Cacharel is a French brand of ready-to-wear clothing, perfume and accessories. It was created in 1962 by Jean Bousquet, who founded the company of the same name in 1964. Cacharel is named after the local name of the garganey (Anas querquedula) in the Camargue (cacharel, standard French sarcelle d’été). The company, now internationally known, carries the name of a bird from Camargue (a region of southern France).
Jean Bousquet was the son of a sewing machine seller; he was immersed in the world of clothes making since childhood. He trained to be a tailor at a technical college and worked two years as a designer before returning to Paris to found his own fashion house in Le Marais. The success of his first collection inspired him to create Cacharel.
A rarity nowadays, Cacharel remains a privately owned company while enjoying international success...
Since the beginning of Cacharel Jean Bousquet's aim was to create a strong communication identity for creative iconic products with high fashion value. This was achieved through an extremely coherent global advertising campaign which was unique in its field at the time of its creation.
Jean Bousquet was one of the first to develop this international brand image. The talent of photographer Sarah Moon was linked to Cacharel to form a powerful visual identity of the product.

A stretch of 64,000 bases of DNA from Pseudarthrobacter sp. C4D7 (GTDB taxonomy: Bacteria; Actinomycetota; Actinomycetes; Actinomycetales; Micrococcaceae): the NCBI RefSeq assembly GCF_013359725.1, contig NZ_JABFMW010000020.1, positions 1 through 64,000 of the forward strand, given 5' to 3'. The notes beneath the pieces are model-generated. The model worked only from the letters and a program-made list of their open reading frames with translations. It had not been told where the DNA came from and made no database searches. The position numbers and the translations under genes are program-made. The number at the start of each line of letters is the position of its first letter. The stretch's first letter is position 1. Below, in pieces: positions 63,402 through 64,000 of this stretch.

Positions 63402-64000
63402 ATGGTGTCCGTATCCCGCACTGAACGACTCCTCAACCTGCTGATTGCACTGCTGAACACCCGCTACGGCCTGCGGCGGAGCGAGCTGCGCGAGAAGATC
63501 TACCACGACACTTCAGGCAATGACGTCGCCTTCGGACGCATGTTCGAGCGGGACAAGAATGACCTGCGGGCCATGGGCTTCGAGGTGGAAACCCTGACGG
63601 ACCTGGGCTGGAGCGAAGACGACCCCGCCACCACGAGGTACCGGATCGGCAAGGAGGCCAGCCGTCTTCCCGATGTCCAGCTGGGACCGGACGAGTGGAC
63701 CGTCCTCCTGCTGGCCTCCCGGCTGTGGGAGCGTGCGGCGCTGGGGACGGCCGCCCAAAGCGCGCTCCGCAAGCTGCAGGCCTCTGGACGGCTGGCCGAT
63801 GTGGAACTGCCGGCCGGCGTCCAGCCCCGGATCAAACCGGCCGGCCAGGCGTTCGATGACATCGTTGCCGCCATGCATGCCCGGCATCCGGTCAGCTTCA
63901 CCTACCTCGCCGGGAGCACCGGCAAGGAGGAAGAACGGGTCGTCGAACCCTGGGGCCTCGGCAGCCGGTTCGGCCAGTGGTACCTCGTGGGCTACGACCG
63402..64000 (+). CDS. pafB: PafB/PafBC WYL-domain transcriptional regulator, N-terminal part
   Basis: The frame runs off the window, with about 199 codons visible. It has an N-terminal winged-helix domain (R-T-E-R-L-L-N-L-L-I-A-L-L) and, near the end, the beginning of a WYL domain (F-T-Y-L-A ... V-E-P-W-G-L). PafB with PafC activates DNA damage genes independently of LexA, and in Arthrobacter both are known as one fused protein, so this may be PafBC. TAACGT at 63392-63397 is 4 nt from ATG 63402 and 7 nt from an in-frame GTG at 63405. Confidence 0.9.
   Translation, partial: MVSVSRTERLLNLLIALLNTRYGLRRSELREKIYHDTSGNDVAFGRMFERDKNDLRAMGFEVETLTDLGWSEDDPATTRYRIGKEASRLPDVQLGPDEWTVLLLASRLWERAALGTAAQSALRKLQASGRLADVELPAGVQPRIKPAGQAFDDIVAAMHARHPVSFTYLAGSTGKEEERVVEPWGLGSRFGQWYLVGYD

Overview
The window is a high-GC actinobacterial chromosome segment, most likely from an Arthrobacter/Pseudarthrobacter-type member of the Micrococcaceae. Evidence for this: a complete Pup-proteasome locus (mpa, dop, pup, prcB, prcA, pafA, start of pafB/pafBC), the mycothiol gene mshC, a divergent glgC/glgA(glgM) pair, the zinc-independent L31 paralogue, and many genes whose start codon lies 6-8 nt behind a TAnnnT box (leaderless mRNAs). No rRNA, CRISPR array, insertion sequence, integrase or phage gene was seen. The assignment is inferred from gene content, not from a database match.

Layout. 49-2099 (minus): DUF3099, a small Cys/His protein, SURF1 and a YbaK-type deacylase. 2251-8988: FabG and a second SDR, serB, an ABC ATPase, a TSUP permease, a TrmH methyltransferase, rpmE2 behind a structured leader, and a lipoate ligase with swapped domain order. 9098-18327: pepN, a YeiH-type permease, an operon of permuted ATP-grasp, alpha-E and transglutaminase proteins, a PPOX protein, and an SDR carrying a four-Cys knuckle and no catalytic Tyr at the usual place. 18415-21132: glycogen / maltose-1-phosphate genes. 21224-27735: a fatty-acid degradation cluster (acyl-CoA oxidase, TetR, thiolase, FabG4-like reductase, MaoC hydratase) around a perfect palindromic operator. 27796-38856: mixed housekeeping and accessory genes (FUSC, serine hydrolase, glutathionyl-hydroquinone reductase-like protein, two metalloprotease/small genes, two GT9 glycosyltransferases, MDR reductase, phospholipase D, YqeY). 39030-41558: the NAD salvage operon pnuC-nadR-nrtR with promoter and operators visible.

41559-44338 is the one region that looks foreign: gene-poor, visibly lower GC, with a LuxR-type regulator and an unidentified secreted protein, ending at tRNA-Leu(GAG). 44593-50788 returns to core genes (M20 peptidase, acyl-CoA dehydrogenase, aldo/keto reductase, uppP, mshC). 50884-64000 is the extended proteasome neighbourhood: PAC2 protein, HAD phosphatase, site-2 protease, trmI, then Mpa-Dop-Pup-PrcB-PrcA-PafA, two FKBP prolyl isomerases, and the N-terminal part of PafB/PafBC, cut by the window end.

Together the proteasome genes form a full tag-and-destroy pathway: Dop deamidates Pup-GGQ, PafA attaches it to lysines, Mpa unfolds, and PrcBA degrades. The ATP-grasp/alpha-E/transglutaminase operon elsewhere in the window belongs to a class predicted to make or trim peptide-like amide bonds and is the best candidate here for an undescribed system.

Jean Bousquet and Cacharel thus brought forward the signature products of the brand : the shirt for women, the Liberty and crêpe fabrics quickly attained cult status worldwide, must haves in ready to wear in their time these best sellers are today being reinvented with equal success.
Cacharel became known for semi-casual, matching separates which captured the Zeitgeist by bringing relaxed styles into broader use. His culottes’ skirts and gabardine mini skirts with three pleats at each side were very popular, worn with short, tight, brightly coloured Shetland sweaters over delicately printed shirts and blouses with embroidered collars. This style of dressing was widely copies. His ready-to-wear designs are bolder more colourful patterns, many of which were inspired by the prints and weaves of Africa and the Far East. His aim was to represent a wild, free image which rejected the formality of clothing favoured by older generations.